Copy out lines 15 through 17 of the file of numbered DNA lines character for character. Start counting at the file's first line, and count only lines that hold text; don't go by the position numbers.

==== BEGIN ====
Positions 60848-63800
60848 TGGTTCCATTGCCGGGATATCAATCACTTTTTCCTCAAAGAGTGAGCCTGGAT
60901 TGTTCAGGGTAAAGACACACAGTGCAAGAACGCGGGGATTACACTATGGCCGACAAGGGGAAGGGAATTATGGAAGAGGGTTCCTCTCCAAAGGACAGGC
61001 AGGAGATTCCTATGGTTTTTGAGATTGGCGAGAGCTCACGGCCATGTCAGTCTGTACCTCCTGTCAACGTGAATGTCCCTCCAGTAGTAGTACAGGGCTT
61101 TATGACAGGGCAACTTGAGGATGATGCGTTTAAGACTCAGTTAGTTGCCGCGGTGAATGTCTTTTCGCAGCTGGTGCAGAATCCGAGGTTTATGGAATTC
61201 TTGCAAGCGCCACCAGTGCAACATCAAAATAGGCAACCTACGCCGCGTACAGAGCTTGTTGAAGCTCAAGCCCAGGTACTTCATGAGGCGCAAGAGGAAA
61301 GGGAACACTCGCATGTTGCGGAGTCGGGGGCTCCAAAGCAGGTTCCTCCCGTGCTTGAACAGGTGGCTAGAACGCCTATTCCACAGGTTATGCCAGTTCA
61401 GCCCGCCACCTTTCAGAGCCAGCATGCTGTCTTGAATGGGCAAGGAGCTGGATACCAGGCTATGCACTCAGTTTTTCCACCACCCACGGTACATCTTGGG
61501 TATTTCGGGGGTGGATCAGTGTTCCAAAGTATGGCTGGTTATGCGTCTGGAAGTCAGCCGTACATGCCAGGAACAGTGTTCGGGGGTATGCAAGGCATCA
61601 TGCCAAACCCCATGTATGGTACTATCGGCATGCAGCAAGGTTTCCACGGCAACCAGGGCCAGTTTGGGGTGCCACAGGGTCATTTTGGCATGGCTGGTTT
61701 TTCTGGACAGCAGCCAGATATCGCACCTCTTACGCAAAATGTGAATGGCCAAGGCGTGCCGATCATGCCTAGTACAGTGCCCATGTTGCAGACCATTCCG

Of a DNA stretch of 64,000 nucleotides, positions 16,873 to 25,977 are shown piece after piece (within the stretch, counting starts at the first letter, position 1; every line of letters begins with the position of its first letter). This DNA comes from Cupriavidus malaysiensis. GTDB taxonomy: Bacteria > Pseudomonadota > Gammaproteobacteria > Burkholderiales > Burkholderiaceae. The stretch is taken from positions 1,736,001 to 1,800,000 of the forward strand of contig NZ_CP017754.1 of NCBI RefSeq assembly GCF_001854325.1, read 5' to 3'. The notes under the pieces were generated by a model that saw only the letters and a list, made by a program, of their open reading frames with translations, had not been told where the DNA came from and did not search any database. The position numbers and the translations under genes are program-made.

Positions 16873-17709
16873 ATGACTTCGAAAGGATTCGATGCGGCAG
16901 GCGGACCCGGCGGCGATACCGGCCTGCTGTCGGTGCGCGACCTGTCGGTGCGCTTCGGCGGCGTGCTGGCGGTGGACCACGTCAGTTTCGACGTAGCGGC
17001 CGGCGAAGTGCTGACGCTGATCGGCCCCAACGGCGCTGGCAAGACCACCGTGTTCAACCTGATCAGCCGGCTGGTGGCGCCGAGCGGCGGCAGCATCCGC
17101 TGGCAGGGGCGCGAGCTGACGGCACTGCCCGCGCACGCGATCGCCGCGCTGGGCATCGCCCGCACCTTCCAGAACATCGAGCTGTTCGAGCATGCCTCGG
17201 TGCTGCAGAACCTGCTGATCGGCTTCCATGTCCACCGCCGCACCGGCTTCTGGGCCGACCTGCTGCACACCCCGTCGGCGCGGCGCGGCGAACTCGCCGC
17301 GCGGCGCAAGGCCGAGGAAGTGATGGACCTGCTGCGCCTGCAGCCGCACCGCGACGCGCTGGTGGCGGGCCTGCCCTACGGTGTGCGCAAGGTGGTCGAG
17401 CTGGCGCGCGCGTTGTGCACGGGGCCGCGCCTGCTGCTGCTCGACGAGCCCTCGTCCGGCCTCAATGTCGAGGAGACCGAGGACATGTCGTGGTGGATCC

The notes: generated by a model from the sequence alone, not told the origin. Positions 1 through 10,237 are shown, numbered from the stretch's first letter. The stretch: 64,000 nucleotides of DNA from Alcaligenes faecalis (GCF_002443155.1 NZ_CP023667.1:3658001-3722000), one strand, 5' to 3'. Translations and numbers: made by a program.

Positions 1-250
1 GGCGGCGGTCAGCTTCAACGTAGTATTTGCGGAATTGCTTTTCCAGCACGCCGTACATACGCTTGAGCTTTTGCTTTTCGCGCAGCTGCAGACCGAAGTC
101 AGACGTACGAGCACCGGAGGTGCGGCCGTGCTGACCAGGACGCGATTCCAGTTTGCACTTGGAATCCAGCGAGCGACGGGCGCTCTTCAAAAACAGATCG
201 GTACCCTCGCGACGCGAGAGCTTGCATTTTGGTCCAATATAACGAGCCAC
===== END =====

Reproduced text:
16901 GCGGACCCGGCGGCGATACCGGCCTGCTGTCGGTGCGCGACCTGTCGGTGCGCTTCGGCGGCGTGCTGGCGGTGGACCACGTCAGTTTCGACGTAGCGGC
17001 CGGCGAAGTGCTGACGCTGATCGGCCCCAACGGCGCTGGCAAGACCACCGTGTTCAACCTGATCAGCCGGCTGGTGGCGCCGAGCGGCGGCAGCATCCGC
17101 TGGCAGGGGCGCGAGCTGACGGCACTGCCCGCGCACGCGATCGCCGCGCTGGGCATCGCCCGCACCTTCCAGAACATCGAGCTGTTCGAGCATGCCTCGG